# Visual to text codingLesson 4: Scissors, Paper, Rock

Years 5-6; 7-8

## Learning hook

For this group activity, students should work in small teams. Each team needs a copy of this handout, which contains logical operators, conditions and outcomes to be cut out with scissors.

Imagine your class is having a gift giving celebration. The rules are quite complicated.

Read these carefully as a class to make sure you understand how the game works:

• A certain number of presents is placed together on a table, and everyone’s name is placed in a hat. Some names are written on green cards, and other names on red cards.
• If your name is picked from the hat, your action will depend on what colour card your name is written on.
• If it’s a green card, you must take and unwrap a present from the table. However, if no presents remain on the table, you must take the other action as if you have a red card.
• If it’s a red card, you must choose a present to steal from the person who went before you. If that present has already been stolen twice, it is out of bounds and you get nothing! Otherwise, you successfully steal the present. (The victim must then obtain a replacement present by acting according to their own card colour.)

TASK: In your team construct three long, logical sentences to determine your actions when it's your turn in the celebration. Each sentence leads to one of the three outcomes. Note. you do not have to simulate the present giving celebration itself, unless doing so helps with understanding."

geschenkhamster.de/Wikimedia Commons,
CC BY-SA 3.0

### Solutions

(Solutions may vary, but they must be logically correct).

## Learning map and outcomes

In this lesson, students will:

1. access an online programming environment for visual code (Scratch) and for general purpose programming (Python or JavaScript),
2. explore the design of a game that brings together user input, random numbers and complex winning conditions,
3. plan and code the Scissors, paper, rock game, where the user plays against the computer.

## Learning input

Begin by watching the overview video below:

As a class, write or type out the incomplete pseudocode below, filling in the gaps.

(Note this program is slightly simplified.)

```1  BEGIN
2    randomNumber ← random choice of 0, 1 or 2
3    If randomNumber = 0 Then
4        computerPick ← ‘scissors’
5    Else If randomNumber = 1 Then
6        computerPick ← ______
7    Else If randomNumber = _ Then
8        ____________________
9    End If
10
11   Display ‘Scissors, paper or rock?’
12   userGuess ← input from user
13
14   If __________ = __________ Then
15       Display ‘Tie.’
16   Else
17       If (computerPick = ‘scissors’ And userGuess = ‘paper’) Or
18          (computerPick = ‘paper’ And userGuess = ________) Or
19          (computerPick = ________ And userGuess = ‘scissors’) Then
20           Display ‘You lose.’
21       Else
22           Display ___________
23       End If
24   End If
25 END
```

This program has three sections (Lines 2-9, Lines 11-12 and Lines 14-24). Discuss the following questions to develop an understanding of the structure.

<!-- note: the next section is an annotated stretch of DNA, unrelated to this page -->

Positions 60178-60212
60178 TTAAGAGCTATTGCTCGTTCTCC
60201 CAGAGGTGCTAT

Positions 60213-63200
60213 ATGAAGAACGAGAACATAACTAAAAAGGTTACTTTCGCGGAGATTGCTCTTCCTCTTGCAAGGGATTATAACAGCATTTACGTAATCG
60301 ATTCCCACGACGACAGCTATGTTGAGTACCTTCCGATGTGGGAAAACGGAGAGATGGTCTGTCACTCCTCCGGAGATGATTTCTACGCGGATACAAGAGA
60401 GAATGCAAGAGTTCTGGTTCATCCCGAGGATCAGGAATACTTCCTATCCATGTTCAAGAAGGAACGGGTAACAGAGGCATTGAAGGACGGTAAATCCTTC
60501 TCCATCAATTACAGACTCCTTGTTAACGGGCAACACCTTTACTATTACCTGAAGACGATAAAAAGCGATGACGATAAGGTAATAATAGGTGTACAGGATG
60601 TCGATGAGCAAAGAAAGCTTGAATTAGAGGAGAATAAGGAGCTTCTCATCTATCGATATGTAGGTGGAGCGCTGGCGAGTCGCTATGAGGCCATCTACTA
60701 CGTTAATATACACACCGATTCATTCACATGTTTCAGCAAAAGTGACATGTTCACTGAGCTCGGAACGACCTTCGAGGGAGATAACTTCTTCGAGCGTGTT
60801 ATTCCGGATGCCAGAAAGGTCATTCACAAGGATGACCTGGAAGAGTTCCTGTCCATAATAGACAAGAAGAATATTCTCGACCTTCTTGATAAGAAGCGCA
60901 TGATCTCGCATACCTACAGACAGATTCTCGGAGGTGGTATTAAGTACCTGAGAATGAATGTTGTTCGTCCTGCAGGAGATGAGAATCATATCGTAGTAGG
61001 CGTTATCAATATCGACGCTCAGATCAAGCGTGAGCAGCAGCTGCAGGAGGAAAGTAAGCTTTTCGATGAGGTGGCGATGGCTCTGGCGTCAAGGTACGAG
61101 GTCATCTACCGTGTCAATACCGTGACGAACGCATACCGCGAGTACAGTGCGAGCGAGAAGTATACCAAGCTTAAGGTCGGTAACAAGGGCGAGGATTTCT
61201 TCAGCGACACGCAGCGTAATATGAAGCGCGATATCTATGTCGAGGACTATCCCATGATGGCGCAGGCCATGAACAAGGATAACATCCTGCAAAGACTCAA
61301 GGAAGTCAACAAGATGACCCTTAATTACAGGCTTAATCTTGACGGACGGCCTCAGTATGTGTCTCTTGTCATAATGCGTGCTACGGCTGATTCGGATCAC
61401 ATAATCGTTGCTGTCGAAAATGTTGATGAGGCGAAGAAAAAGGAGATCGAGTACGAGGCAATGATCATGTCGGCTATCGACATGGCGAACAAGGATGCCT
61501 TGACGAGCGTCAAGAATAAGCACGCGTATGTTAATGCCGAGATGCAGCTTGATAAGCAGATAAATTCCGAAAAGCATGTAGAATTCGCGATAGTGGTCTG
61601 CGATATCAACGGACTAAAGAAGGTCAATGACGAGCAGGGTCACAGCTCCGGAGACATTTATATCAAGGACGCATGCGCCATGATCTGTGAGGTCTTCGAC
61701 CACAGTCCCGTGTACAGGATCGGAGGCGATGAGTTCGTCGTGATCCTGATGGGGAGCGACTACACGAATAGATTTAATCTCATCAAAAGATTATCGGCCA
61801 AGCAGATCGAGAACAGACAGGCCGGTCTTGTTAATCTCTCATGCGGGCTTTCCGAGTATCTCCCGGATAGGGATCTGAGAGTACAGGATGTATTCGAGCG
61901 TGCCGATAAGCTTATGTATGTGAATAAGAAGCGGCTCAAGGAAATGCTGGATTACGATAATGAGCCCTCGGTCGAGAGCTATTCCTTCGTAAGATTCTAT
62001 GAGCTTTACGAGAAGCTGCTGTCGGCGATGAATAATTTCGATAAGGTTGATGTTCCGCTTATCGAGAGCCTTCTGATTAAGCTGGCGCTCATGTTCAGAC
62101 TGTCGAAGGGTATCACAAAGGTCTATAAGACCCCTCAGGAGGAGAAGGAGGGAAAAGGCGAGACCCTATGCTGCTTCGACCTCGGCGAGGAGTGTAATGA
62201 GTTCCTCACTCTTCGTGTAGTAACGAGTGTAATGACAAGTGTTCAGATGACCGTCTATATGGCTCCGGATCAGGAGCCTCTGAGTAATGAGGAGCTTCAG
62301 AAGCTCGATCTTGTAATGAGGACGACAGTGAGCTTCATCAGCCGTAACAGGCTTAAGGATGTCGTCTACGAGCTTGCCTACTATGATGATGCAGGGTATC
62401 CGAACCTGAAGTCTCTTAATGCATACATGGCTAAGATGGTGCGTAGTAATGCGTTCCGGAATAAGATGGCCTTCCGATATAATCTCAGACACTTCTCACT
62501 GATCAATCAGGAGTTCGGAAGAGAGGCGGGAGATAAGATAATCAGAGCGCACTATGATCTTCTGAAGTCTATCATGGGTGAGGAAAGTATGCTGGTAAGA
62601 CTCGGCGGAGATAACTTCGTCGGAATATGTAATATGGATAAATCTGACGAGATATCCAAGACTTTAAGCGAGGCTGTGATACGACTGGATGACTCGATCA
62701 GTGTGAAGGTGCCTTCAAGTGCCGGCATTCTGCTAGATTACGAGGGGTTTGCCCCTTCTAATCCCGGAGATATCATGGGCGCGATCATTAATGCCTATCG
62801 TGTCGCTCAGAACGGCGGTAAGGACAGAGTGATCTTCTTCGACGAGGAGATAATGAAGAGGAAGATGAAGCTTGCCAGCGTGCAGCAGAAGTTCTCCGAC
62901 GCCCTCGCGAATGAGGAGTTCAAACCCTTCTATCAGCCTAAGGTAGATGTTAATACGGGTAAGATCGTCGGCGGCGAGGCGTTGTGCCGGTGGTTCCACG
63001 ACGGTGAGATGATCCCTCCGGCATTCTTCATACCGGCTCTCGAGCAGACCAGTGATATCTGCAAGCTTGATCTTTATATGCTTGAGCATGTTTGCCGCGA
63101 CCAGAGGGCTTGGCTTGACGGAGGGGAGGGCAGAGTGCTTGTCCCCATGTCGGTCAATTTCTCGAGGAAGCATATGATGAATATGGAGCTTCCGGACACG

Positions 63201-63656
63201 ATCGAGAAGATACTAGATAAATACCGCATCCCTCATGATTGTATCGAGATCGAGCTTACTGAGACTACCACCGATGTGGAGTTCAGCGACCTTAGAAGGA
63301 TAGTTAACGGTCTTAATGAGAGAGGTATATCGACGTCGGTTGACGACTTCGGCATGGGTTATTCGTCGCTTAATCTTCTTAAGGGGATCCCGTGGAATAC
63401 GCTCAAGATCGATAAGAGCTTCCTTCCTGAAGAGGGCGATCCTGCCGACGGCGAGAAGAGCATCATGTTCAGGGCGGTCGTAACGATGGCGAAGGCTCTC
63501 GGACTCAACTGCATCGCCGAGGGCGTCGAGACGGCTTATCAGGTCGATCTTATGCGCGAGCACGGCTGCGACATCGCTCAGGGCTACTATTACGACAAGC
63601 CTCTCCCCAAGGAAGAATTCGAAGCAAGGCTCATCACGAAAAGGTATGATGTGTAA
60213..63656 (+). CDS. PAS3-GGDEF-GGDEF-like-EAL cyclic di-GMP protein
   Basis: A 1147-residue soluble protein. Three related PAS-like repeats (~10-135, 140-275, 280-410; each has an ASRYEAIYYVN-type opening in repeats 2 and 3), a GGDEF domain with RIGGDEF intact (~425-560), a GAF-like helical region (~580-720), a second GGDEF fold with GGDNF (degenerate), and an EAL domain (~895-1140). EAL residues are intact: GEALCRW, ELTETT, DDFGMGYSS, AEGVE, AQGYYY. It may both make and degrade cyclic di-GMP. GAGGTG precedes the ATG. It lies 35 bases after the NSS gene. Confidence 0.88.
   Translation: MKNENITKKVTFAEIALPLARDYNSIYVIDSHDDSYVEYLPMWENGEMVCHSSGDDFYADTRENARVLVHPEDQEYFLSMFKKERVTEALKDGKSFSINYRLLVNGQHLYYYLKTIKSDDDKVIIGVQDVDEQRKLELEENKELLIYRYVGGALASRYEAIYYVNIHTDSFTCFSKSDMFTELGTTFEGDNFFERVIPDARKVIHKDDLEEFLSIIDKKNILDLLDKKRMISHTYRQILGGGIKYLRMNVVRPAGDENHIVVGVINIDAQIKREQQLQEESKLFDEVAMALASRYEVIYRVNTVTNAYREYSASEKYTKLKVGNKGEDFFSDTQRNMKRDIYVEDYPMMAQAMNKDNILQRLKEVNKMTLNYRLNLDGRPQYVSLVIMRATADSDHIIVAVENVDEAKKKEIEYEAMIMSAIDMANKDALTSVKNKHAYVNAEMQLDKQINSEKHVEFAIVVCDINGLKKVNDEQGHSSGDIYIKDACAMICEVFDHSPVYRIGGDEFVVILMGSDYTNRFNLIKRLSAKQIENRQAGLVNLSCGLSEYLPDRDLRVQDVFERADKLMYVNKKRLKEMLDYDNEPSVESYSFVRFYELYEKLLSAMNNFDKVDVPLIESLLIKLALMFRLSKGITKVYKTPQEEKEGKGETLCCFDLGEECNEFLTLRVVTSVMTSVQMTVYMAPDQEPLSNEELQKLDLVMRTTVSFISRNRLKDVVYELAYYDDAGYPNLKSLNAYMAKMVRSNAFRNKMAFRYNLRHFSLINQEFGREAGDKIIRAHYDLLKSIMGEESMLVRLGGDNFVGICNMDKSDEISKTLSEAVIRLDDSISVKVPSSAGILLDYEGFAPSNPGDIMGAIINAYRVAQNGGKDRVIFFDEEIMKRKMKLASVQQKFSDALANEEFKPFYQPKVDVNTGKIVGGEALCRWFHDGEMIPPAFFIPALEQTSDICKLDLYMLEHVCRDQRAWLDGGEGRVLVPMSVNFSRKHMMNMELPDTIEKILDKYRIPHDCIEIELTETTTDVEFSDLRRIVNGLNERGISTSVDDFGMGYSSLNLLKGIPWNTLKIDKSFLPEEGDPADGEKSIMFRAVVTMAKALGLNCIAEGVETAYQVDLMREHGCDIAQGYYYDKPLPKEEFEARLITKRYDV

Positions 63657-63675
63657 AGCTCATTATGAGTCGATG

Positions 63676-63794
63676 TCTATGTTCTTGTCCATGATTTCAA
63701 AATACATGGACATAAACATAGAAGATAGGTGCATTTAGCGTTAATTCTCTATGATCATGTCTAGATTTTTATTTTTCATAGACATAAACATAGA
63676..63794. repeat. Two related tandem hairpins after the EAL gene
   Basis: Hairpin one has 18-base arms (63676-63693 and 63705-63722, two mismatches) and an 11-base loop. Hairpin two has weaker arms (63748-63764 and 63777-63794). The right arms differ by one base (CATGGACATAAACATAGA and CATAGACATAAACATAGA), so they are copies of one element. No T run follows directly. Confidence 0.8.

Q. What is the purpose of Lines 2 to 9?

A. This is where the computer’s pick (scissors, paper or rock) is chosen using a random number.

Q. What is the purpose of Lines 11 and 12?

A. This is where the user makes their pick.

Q. What is the purpose of Lines 14 to 24?

A. This is where the program determines who was the winner, or if there was a tie.

## Learning construction

For more on setting up and choosing a language, see Setting Up.

### Step 1: Coding the game

The below video demonstrates coding the solution in Scratch, Python and JavaScript. Try it yourself before checking the solution code below.

### Step 2: Understanding validation

The game rejects invalid user input. If the user types anything other than ‘rock’, ‘paper’ or ‘scissors’, they must try again.

This is called electronic validation, and is an important part of the user experience. Ideally, a solution should reject invalid data, and provide useful feedback or error messages to the user.

Use the incomplete table below to discuss how different programs and user interfaces do electronic validation. You may be able to think of some more situations.

### Step 3: Tinker task

Jim Champion/Wikimedia Commons, CC BY-SA 3.0

Some people think that ‘rock’ should beat everything! Make a new version of the program where ‘rock’ always beats paper and scissors. (Keep your original game code somewhere else!)

## Challenge

These challenges use the skills covered so far. By writing or modifying their own programs, students have an opportunity to demonstrate Application and Creation.

1. Edit the original game to work 'best out of three' – that is, the winner is the one who won the most games after three rounds.

You’ll need to add an additional variable to keep track of the number of times the user has won, then check it at the end of three rounds. You might also need a variable to keep track of the number of the times the computer has won.

Note: You do not need to use a loop, since loops will be officially covered later in this course. You may instead retype or copy and paste your existing code.

#### Solution code:

1. (OPTIONAL) More advanced versions of Rock-Paper-Scissors have been invented, including RPS-5 (Rock-Paper-Scissors-Lizard-Spock), RPS-7, RPS-15 and even RPS-101!

Can you code a program for RPS-5 (Rock-Paper-Scissors-Lizard-Spock)?

Image credit: Rock Paper Scissors Lizard Spock by Sam Kass and Karen Bryla (CC-SA)

## Resources

• Setting up online environments
• Online environments for coding in each language
• Scratch
• repl.it: an online environment suited to Python
• JSFiddle: an online environment suited to JavaScript
• Cheat sheets listing basic commands for coding:
• Python Cheatsheet (from Grok Learning)
• JavaScript CheatSheet (Tip: Press the little blue tabs to move Variables, Basics, Strings and Data Types to the top.)